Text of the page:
Ramadan with DFWAIC

As our Muslim Brothers and Sisters practice Ramadan, we share some words from our Muslim chaplain, Muhsin Shaheed.
Ramadan is practiced by those of the Muslim faith. With nearly 1 in 4 people in the world being Muslim, Islam is the second largest religion.
During Ramadan, Muslims fast, which means they don’t eat or drink anything from dawn until dusk for 30 days. They also work on moral goals (no gossiping, lying, or treating others unkindly).
Muslims use this time to reflect on their relationship with God. Many may focus on how to be a better person, be more charitable, or help those in need.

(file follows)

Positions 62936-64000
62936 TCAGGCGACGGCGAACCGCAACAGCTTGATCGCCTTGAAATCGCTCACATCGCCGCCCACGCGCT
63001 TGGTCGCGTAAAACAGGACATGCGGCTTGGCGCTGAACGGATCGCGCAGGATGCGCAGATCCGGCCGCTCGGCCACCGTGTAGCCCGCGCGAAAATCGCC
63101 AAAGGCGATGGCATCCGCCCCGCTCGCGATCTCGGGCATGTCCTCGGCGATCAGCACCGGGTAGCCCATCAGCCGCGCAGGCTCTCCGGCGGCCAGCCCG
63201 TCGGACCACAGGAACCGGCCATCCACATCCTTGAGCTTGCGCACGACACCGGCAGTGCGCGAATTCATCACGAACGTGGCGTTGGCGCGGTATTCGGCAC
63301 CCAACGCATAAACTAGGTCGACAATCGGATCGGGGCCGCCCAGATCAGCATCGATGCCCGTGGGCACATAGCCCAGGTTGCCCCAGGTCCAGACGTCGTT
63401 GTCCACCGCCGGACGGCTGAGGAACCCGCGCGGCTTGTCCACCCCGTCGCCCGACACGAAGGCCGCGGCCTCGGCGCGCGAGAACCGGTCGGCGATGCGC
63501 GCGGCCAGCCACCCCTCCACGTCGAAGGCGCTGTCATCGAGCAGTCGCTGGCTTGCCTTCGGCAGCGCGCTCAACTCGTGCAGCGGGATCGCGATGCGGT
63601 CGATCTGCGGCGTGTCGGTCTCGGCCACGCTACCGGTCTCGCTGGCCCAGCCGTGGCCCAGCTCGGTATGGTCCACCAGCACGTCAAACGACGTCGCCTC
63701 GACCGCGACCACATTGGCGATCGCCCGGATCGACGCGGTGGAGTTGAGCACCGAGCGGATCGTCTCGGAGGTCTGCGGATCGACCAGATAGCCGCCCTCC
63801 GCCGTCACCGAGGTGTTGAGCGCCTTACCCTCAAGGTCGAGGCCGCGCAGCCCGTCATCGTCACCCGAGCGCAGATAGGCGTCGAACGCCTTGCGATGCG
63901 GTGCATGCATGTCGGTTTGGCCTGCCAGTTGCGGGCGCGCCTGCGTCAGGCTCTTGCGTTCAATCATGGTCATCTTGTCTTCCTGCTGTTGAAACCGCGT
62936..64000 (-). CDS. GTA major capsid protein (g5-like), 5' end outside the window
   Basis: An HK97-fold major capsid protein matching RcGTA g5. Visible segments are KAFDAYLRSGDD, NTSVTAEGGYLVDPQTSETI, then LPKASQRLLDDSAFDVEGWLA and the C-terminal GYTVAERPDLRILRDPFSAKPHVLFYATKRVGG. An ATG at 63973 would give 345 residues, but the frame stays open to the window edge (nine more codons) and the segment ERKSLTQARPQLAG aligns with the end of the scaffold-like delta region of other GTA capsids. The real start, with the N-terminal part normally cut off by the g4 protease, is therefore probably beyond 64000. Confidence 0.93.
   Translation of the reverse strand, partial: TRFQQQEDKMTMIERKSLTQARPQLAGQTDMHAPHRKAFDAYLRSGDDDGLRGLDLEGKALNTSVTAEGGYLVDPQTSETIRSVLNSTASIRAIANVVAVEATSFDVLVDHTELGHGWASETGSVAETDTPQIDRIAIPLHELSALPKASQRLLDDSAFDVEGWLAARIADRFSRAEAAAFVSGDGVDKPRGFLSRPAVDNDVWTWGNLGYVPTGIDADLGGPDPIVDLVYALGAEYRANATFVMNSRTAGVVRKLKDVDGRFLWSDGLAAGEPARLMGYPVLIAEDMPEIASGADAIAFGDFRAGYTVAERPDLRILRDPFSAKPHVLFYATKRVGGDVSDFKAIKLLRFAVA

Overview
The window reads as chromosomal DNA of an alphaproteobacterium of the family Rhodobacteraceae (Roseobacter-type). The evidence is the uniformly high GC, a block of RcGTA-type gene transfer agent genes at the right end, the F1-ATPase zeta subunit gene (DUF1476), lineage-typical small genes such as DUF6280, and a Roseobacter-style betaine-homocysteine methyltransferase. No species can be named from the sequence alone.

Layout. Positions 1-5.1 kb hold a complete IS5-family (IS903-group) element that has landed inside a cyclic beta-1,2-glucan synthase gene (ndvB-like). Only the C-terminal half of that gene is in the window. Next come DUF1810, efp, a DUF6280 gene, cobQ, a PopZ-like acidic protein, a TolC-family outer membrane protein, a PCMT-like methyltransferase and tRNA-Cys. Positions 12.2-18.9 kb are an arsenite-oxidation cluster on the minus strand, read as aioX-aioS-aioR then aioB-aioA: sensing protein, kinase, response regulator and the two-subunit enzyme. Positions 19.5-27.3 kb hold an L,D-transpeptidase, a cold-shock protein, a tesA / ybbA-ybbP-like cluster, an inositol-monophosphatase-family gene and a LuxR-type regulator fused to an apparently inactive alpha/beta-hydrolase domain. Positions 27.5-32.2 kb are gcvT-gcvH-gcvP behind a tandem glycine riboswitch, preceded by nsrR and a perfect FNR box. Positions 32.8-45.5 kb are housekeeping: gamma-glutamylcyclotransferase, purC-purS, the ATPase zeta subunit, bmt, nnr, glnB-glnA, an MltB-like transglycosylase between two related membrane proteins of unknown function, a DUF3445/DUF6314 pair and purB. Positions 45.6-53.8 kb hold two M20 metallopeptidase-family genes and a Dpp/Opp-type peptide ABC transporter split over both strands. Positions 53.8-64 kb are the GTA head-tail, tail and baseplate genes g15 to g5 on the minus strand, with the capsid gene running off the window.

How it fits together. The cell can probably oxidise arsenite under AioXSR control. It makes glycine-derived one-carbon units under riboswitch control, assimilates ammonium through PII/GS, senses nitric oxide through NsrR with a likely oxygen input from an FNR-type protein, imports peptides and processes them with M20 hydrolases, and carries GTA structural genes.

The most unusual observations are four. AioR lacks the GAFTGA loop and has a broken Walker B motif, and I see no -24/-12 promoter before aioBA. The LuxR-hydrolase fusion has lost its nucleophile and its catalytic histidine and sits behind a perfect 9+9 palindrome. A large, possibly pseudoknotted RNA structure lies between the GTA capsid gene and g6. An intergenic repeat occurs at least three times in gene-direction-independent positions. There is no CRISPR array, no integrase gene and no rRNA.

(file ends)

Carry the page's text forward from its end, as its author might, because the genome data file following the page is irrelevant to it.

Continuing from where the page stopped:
What is the significance of fasting? Muslims believe this brings them closer to God and strengthens their spirituality and faith. The fast also helps with their self-discipline and gratitude.
At the end of Ramadan, the Eid al-Fitr is held to celebrate the break of the fast.
Other cultures and religions can relate to these same practices. Fasting is similar to Christian habits during Lent and Jews during Yom Kippur. Hindus and Buddhists also observe fasts during different times.

Eid Mubrark

DFWAIC was proud to provide over 500 date packages

to DFW Muslim employees and travelers to break their fast

over the last week of Ramadan. Thank you to Culture Impact

for providing supplies and time to make this happen!